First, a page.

Correspondence of Charles Mohr and G. W. Clinton
Edited by P. M. Eckel
Res Botanica
Missouri Botanical Garden
July 22, 2003
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The Correspondence of

Charles (Carl) Theodore Mohr (1824‑1901) and

George William Clinton (1807‑1885)

 

1878

 


 

[no note of receipt]

Vol 12 no. 47 [K 84]

Mobile, Ala., August 26th, 1878. Hon. G. W. Clinton

My dear friend!

 

Many thanks for the Buffalo Courier of 25th [?] inst., which bring to me the sad news of the death of Mrs. E. Atwater. With her demise indeed a sunbeam has gone, that warmed and enjoyed the many friends whom she ever tried to please and did give occasion, to partake in the joys that filled her heart in her enthusiasm for all the beautiful and true in nature. If I have not been able till since a good long time, to contribute some thing from our flora to Your herbarium, I hope you will not think that I have grown lazy or indifferent to the science we both love so well; I have done some work in Botany but in a different direction; I have in the hours after business during the first 3 to 4 months of the year worked up our indigenous materia medica, after that I have given my time to a critical study of the Graminea of our state, so as to enable me to make correct list and one as full as possible of the same for a handbook of Alabama, with an article on its forage plants and an other one on its Forrests and their products. The very few excursions I could make have been devoted to the efforts to get sufficient supplys of our wild grasses for analysis, according to a request of the Agricultural Departments in Washington; I did with some excursion trips to the islands along the shores of our coast a good chance for the study of their intresting flora, of plants rare and new to me I have found Eragrostis nitida, Euphorbia pilulifera, Euphorbia inaequilatera, Leptochloa polystachya, Eleocharis melanocarpa, Sabbattia calycosa, Cyperus dissitiflorus, and that new Panicum with its creeping tuberculous roots [crossed out: "Ipomoea ... ... ... ...litoralis?], harsh distichous awlshaped leaves and short pale panicle of flowers, certainly one of the most striking species of the genus. I am sorry to see its publication connected with so many difficulties; Prof. Vasey has the plant now for more than one year in hand; I cannot venture to introduce the plant myself as new to science; as I am not able to find out if it occurs and is perhaps described from countries South of this coast, and I would not like to be found quilty of the sin to have increased the number of spurious species. My expectations to spend a week in botanizing on the shores of our bay and along the Gulf shore has been destroyed by the apprehension the epidemic of yellow fever in .. .. into the country west of us, .... all railroad communications in that direction have been stopped by the Quarantine; and it  will not do for me now to be absent one single day from my post of duty. At present the state of health in our city is very good, and we begin now to breath freer in the hope to be spared from a visitation of the Scourge. Our salvation depends on the possiblities to see our Quarantine regulation not violated. Our authorities do all they can, money is spent lavishly to attain that object, and the Enforcement of all the necessary hygenic measures; Should the fever break out, I am bound to send my sons out of the city; as my oldest boy has been living in a Northern clime for the last 2 years and by that more liable to take the disease;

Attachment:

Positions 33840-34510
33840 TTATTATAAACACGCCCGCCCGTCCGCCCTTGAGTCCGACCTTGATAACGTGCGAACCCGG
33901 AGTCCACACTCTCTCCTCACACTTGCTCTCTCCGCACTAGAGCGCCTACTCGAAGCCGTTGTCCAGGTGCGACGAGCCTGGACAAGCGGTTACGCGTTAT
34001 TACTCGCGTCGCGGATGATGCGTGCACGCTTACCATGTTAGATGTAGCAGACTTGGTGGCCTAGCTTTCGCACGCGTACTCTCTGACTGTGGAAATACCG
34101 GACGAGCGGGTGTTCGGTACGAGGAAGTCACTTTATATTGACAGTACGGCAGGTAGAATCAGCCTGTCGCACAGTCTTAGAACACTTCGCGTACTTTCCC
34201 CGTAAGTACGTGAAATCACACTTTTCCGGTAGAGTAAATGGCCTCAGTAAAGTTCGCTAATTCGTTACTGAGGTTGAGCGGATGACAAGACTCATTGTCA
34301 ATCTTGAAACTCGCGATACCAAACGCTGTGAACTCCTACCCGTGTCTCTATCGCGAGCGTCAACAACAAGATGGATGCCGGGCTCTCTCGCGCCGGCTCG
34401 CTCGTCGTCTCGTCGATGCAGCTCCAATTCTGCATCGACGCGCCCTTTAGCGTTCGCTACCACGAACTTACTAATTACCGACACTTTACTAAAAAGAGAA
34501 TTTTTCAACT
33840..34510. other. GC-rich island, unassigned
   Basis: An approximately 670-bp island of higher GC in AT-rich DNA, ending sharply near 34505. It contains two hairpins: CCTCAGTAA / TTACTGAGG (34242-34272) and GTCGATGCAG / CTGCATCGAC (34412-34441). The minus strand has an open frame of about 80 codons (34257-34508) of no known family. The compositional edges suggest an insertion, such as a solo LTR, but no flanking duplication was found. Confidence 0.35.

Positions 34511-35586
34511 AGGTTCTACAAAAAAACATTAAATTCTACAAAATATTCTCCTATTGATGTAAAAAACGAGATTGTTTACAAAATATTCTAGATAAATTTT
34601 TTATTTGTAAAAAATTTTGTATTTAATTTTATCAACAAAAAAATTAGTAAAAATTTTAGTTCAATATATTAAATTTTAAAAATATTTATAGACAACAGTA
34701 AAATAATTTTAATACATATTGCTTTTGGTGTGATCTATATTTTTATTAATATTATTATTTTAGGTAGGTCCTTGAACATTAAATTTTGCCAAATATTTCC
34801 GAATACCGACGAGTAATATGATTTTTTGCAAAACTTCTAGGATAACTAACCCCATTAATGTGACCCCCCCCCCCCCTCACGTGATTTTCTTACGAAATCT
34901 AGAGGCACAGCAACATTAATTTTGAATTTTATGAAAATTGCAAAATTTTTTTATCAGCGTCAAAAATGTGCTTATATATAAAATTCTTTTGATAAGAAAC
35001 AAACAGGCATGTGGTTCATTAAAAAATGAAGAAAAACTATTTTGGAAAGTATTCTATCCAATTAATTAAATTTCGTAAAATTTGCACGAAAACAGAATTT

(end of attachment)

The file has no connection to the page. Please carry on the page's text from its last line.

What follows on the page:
However, we can cherish the hope, that all will keep well with us. ‑ I have a line of investigations on hand in connection with others similarly engaged on a co‑operative plan to solve the problems of finding the best formulas and method for the preparation of fluid extracts, with a view of their introduction in the new Pharmacopia a work that will keep me occuppied for some months yets. My health did hold out better than many a summer before, in spite of a heat of 90 ‑ 93* during the day and 80‑83 in the hours before midnight, which I with very few exception spend in work at home away from the store. ‑ Please give my best regards to Miss Wilson and remember me kindly to your esteemed Lady. ‑ In the hope that his will find you in the enjoyment of best of health, and to have the pleasure to hear from you soon

 

I remain very truly

Your sincere friend,

Carl Mohr

[no note of receipt]

 

[Eleocharis melanocarpa, Torr. Many inclusions, words written later above the line, indicate he reread his letter and edited it. It is known now that yellow fever is a mosquite‑borne disease, first theorized by C. J. Finlay and proved by a commission established in 1900 with Walter Reed and others. Control of this disease was central to the success of the Panama Canal construction at the turn of the 20th century. During the time of Mohr, the fatality rate of a yellow fever outbreak was 85 percent. Quarantine was thought to be essential to containment of this disease. Elizabeth Atwater of Chicago, Illinois, was a correspondent of both Clinton and Mohr.]